You’ve Got This!

32703163You’ve Got This!: How to Look Up When Life Has You Down
edited by Elise Hahl
Pub Date: October 11, 2016

I say, “You got this!” to my library patrons a lot. I run into a lot of folks who don’t know how computers work, or struggle with using a mouse or navigating a website. I give them the opportunity to do it themselves, and stay at their side encouraging them, letting them know they can do this, they have the knowledge. Whatever the task is in front of them, it is not insurmountable.

And that’s the basic gist of this compilation of essays from some well-known LDS personalities/speakers, giving words of encouragement aimed at a youth audience. But I wouldn’t restrict it to just the youth. I found a lot of edification in this slim volume. Some of these writers I knew of already, and others I got to know through their stories. And each gave me a little piece of thoughtful wisdom to dwell on and utilize in my life.

The essays from the Wilcox family about moving to Chile for a mission president calling, and learning to adjust and thrive, reminded me very much of the time my family moved from the north Virginia suburbs to inner-city Atlanta. We visited what would be our new ward, and found my sister and I would be the only white girls in Young Women. And we didn’t mind that since one of the young women immediately befriended us. We felt welcomed into our new ward, where my dad was eventually made bishop, and all these years later after I moved away it still feels like my home ward. Whitney Wilcox Laycock’s story of living in Chile reminded me that no matter where I am, I can be that welcoming person to someone else. You never really know how big of an impression you may leave on someone for such a seemingly small act.

Hank Smith’s breakdown of the story of Joseph of Egypt was pretty much exactly what I needed to hear right now, facing my own trials and hardships. It was a really refreshing take on the scripture story, and I want to seek more of his work out now. Zandra Vranes, who I had the pleasure of seeing at Time Out For Women last year, also touches on the story of Joseph of Egypt in her own unique way. (Clearly there are many things our youth can learn from him!!) Al Carraway delivers a wonderfully essay on perseverance and keeping up with the little things to retain our faith, and recounts her conversion story, which made me want to go back and read her book again because it’s just marvelous.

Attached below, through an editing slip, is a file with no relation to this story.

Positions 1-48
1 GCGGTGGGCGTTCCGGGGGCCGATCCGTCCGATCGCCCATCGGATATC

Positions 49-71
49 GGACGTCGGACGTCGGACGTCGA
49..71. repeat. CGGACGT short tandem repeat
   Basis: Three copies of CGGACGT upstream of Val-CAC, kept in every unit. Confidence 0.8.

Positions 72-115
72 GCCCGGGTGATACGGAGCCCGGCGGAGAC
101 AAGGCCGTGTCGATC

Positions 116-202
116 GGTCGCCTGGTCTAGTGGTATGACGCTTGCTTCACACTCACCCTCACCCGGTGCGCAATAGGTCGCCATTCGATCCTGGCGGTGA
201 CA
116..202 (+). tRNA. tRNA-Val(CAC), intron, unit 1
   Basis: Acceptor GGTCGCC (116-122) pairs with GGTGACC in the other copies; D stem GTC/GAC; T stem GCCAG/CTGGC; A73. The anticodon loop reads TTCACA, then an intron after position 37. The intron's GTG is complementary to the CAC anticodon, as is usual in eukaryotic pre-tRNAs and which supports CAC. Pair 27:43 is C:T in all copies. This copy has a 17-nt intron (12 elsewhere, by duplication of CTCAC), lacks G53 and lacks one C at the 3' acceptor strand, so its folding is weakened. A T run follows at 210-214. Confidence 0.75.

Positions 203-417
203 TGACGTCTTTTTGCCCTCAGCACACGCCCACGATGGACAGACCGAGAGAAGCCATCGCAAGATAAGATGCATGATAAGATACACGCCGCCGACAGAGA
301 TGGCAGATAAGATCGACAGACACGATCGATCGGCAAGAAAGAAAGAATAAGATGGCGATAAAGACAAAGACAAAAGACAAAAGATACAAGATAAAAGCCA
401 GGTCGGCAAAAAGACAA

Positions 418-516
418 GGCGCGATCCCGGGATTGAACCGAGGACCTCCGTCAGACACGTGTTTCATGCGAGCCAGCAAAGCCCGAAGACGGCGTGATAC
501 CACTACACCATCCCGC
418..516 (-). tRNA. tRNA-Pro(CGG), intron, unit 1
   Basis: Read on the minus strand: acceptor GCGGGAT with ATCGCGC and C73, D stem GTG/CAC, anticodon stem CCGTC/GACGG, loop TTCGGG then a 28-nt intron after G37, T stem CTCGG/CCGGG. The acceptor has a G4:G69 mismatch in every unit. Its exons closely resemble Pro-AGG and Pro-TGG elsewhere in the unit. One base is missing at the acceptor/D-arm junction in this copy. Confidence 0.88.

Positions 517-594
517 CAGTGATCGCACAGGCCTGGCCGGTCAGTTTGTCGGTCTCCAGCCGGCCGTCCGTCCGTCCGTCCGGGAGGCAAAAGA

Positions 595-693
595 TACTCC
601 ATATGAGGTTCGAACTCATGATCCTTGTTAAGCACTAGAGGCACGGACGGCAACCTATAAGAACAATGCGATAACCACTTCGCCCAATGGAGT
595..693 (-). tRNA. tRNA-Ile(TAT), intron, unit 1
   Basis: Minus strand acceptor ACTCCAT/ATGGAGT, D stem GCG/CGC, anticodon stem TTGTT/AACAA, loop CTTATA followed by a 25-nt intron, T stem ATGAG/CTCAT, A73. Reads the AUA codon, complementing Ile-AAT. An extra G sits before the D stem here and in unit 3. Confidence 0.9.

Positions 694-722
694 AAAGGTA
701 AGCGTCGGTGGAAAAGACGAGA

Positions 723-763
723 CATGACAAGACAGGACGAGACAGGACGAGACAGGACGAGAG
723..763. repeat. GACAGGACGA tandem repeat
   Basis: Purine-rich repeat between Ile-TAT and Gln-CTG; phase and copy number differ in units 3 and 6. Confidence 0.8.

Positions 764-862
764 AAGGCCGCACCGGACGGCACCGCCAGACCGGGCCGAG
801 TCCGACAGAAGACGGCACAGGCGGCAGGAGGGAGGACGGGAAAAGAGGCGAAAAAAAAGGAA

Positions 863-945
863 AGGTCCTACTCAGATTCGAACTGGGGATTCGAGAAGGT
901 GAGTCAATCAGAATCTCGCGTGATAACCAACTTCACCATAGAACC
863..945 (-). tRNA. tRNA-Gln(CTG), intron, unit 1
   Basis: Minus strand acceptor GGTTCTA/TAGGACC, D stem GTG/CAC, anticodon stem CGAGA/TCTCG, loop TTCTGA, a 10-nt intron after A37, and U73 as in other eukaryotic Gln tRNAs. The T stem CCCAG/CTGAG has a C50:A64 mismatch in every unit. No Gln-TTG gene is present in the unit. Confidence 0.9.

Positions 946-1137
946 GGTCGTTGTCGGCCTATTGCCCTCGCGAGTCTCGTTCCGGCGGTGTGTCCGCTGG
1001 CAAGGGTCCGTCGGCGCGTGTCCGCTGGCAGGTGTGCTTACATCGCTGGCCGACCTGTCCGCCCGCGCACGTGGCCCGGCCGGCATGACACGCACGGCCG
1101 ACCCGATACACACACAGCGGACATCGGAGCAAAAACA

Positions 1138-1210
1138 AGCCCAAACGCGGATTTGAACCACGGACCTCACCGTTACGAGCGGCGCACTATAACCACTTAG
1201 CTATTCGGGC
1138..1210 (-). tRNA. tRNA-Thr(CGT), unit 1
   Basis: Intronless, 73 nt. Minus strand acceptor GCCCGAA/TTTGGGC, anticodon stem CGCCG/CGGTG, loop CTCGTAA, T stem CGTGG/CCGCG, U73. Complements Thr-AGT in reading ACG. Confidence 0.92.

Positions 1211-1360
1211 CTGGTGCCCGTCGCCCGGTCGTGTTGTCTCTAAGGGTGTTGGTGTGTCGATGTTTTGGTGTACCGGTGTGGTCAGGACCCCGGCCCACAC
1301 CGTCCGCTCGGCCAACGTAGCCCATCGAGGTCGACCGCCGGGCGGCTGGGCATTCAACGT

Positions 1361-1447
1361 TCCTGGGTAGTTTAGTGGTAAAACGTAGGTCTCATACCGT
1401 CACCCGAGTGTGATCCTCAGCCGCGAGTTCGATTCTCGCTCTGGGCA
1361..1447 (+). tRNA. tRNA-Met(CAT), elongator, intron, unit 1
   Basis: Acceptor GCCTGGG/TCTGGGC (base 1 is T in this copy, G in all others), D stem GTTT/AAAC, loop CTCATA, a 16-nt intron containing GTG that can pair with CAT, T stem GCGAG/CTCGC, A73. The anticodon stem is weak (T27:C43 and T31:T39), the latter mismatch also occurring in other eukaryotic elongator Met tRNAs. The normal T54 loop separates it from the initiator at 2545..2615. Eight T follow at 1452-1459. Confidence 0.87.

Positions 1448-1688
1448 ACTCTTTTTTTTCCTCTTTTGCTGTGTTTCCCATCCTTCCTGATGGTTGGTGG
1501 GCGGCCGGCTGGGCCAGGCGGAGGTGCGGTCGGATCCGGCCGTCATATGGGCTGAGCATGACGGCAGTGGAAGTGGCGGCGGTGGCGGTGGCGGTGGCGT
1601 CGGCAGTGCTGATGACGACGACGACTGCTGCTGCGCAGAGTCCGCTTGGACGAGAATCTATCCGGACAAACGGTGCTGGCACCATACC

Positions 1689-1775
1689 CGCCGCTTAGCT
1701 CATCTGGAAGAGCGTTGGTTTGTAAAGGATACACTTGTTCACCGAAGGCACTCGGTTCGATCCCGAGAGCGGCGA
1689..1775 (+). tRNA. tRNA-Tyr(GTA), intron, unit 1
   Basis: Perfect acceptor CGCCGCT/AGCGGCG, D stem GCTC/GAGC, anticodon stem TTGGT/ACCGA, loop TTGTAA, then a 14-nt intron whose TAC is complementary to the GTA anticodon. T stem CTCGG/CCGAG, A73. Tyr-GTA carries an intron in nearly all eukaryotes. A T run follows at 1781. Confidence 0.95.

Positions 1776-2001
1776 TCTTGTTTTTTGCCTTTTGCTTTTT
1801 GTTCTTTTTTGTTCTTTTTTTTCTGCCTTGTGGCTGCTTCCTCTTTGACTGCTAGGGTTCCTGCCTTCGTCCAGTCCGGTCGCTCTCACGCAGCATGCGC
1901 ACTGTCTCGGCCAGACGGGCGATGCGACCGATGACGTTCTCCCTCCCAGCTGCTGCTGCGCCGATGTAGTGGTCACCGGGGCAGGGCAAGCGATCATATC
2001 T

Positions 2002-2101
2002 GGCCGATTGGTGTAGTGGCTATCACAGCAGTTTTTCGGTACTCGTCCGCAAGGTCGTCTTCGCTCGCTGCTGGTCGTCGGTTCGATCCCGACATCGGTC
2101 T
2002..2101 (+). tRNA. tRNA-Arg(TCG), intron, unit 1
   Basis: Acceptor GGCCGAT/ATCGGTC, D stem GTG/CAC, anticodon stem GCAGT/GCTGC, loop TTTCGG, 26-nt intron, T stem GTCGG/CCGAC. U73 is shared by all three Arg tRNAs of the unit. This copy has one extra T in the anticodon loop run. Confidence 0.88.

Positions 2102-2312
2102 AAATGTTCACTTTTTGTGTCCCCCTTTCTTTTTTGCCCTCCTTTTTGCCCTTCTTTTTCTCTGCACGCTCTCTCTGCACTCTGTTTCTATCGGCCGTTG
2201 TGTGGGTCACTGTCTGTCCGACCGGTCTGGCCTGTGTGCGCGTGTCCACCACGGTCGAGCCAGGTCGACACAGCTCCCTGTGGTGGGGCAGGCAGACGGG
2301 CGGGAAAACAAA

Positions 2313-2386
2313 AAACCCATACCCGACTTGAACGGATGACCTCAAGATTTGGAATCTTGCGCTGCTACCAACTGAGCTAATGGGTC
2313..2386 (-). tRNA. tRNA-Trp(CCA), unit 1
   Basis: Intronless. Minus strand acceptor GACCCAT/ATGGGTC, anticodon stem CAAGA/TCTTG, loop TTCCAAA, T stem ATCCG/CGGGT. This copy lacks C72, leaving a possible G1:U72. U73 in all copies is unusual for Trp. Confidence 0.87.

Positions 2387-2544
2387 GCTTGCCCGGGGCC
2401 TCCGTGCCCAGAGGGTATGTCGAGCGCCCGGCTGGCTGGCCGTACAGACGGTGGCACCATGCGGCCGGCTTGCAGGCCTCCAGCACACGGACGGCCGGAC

You’ll find a story in this volume that will speak to you. You’ll probably think of someone who needs to read that story as well. Maybe you can do one of those “pay it forward” things with this book. Read it, and then pass it along to someone you think might benefit from these words of encouragement. We could all use these nice pep talks throughout the week.


Many thanks for Cedar Fort Publishing for providing a review copy!


Shelf Evaluation: Amanda Mae

Amanda Mae Shelf Evaluation A “shelf evaluation” seems to be the kind of thing nerdy book lovers enjoy – getting to talk about their books. I saw other book sites and blogs do these, and I thought it would be a fun exercise for the Not Your Relief Society Book Club community! What I have featured here is a portion of my “church books” shelf, books related to religion and Mormonism. (Being a former bookseller, I tend to shelve my books by genre.) So let’s give this a try!